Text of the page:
Andrzej Urbanski, 2023 LR (23)

Nov 10 – Dec 2, 2023


10 November - 2 December 2023

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Everard Read London is pleased to present an exhibition of new works by Cape Town-based artist, Andrzej Urbanski, known for his meticulous, hard-edged abstract paintings and sculpture.

Urbanski’s source material is memory, sensory and spatial encounters as well as emotional and psychic states, all of which he deftly works into the overlapping colourful, geometric shapes and the precise, intricate forms for which he is best known.

The bold shards of colour characterising Urbanski’s art may recall objects, places and experiences from his youth - the colour of a building or a room - or they may be a manifestation of his state of mind as he enters his studio.

In this collection, the artist presents both high and low frequency works as well as a synthesis between these modes. The result, in many of the paintings, is an animated balance between the medium frequency in his faceted forms, and high frequency in his use of colour.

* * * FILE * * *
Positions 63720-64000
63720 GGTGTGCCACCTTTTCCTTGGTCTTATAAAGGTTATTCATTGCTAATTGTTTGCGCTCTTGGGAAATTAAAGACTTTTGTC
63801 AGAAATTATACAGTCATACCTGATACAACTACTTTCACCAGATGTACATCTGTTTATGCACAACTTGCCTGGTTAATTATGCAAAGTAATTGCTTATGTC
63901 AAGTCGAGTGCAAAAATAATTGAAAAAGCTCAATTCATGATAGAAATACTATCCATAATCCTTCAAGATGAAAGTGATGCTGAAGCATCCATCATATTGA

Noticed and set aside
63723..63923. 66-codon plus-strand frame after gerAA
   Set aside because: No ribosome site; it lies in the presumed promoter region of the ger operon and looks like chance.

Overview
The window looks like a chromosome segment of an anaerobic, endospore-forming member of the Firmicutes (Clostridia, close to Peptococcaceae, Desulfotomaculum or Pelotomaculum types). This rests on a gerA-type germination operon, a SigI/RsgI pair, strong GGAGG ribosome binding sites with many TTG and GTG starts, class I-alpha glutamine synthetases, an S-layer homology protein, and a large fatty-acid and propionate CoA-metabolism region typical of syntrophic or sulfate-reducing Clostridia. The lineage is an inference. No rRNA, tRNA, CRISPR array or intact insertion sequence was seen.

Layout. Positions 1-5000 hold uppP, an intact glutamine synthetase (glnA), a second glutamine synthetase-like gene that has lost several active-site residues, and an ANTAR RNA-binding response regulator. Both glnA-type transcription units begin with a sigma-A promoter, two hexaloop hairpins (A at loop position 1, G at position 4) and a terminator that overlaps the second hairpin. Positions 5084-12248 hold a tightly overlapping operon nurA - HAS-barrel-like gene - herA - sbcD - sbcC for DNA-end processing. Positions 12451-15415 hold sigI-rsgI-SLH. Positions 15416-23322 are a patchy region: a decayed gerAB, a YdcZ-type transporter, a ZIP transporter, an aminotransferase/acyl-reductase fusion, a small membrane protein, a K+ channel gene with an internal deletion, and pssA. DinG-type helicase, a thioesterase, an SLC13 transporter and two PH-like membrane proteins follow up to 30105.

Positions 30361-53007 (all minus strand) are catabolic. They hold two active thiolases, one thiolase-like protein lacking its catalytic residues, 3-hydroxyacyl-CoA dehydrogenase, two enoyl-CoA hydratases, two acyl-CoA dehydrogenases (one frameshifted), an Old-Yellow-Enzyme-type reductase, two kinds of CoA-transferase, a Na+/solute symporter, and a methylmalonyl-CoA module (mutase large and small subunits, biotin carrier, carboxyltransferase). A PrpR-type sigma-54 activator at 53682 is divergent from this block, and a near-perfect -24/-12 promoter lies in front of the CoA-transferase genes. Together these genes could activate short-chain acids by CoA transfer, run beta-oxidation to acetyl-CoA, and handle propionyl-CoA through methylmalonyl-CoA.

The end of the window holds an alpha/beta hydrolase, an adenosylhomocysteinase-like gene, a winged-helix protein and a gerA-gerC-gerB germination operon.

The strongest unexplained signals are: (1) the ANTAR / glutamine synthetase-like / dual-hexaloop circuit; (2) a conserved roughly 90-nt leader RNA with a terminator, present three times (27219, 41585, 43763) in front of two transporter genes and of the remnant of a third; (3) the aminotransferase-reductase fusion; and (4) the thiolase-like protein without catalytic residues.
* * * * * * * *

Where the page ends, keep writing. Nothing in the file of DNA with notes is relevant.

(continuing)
Sinuous, curved edges have found their way into this new body of work - a new characteristic which the artist attributes, in part, to the experience of his becoming a father. These soft edges add visual interest and contrast, without disrupting the symmetry of Urbanski’s creations.

The artist favours the use of spray paint as it produces flat colour and removes any trace of the ‘artist’s hand’. This conforms not only to the minimalist ethos, but also to his desire to replicate imagery that appears to be digitally generated.

Urbanski's interest in creating this illusion is rooted in his fascination with digitally-produced art, the digital tools he uses in mapping his intricate compositions and the status assigned to handmade products in the post-industrial era. It is also informed by his appreciation for the minimalist movement, although he is influenced by a range of high modernists, from Rothko to Mondrian. As art commentator Mary Corrigall observed,  “Urbanski has settled on a vocabulary and aesthetic that chimes with these times though its lines extend back in time.”


*The Cape Times (23 August, 2017)